I’ll always say that we don’t get chronic illness when we get right back on track. We get chronic illness when we have something we shouldn’t have. I don’t feel that way, but that’s how people think about food. When we have something that is bad for us, we feel so bad about ourselves then that we continue eating poorly until you know months turn into years. We gain weight, we get chronic illness, but one Ding Dong don’t make the disease. We need a shirt that says that “One Ding Dong don’t make a disease.” But it’s what we do every day, year after year. So we’re going to enjoy our sweet potatoes. We’re not going to eat five of them a day like my bodybuilder friends do and we’re going to have them you know, in a couple of cups or less. Split it with your partner and have it with calcium. All will be good, promise.
“What do you mean promise?!” Because I’m looking at all the follow-up urine collections. Patients come to me and their oxalate is high. I give them a consult. They call me for their follow-up urine collection. Everything’s within normal range or we still have work to do with some salt, Henry, you know, whatever, but the oxalate it always comes down. Tammy comes to me when she first comes with her urine collection, it was 125. We do the follow-up a couple months later, she sends me her new urine collection, it’s 28! People, it’s so fixable, unless you have a medical condition that’s making you overproduce oxalate or overabsorb it.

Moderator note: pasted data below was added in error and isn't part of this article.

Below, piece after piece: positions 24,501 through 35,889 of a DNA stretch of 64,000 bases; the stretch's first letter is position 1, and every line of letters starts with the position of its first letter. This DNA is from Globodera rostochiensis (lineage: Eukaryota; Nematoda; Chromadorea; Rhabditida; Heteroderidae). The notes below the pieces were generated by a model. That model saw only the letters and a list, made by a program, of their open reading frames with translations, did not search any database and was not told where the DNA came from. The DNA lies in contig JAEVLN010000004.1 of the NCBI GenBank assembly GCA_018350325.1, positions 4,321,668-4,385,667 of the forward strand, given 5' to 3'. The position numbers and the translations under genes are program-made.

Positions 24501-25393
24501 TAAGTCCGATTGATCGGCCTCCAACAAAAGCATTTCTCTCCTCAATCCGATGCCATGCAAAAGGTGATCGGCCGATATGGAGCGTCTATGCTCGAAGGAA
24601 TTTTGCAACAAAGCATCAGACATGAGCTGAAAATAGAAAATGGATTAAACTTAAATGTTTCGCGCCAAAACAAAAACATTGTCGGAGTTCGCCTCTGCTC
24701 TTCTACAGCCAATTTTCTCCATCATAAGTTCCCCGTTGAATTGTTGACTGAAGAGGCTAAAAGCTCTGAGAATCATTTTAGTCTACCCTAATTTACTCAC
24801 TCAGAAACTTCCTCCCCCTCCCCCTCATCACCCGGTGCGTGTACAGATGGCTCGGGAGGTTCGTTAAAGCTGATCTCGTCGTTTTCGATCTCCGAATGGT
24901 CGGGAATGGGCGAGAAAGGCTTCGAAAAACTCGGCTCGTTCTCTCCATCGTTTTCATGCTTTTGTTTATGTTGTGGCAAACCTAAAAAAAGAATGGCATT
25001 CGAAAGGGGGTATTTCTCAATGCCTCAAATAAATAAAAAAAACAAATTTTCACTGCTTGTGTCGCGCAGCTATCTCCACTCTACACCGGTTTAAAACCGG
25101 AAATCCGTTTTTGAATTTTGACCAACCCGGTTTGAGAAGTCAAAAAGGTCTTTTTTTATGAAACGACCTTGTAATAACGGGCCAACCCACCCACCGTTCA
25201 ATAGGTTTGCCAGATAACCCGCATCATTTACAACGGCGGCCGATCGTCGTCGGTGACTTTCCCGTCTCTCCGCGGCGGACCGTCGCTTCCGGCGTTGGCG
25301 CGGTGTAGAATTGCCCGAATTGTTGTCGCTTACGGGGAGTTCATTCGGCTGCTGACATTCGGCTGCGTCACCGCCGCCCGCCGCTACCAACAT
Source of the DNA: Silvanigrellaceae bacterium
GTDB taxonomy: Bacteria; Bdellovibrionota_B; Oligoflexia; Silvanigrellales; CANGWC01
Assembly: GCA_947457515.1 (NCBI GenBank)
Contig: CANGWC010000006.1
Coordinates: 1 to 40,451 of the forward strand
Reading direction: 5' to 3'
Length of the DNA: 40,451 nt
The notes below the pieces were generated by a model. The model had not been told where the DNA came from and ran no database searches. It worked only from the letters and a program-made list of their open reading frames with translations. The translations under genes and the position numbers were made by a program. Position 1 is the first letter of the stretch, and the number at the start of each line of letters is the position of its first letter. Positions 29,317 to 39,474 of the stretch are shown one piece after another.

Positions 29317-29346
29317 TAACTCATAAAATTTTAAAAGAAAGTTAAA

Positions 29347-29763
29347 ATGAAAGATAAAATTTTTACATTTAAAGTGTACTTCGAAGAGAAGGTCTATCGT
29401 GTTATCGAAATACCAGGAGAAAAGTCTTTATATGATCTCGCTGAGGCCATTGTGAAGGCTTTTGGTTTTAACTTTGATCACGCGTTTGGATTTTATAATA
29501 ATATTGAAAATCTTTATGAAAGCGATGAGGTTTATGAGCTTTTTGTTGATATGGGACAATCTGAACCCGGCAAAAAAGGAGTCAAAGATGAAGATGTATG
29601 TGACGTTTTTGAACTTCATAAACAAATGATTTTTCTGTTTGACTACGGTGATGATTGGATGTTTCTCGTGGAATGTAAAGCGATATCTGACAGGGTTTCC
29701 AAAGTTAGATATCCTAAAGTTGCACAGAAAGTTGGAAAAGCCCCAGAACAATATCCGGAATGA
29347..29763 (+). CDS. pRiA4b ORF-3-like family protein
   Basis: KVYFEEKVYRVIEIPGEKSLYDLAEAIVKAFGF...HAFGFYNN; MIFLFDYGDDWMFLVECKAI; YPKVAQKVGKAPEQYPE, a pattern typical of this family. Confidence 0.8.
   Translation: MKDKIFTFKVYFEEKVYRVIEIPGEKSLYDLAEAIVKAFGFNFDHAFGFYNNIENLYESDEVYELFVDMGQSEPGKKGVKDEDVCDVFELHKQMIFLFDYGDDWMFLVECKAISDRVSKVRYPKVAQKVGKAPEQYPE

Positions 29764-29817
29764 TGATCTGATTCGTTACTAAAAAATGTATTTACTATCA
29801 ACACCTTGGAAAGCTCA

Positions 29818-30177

Otherwise, folks, kidney stone disease is not an oxalate problem once you take away the highest oxalate foods, and stop eating them in any amount you want, because it’s a friggin’ superfood. Eat a wide variety of fruits and vegetables. The only foods I take away are almond products–because people tend to overeat and do them–and spinach because it’s over 600 milligrams a cup. Nobody just has one cup of spinach because it’s so little. It’s thousands of milligrams of oxalate. That’s what I take away. Everything else, within moderation. Everybody can lower their oxalate along with getting your calcium needs met. Bada bing, bada boom, baby. That’s how we do it at kidneystonediet.com.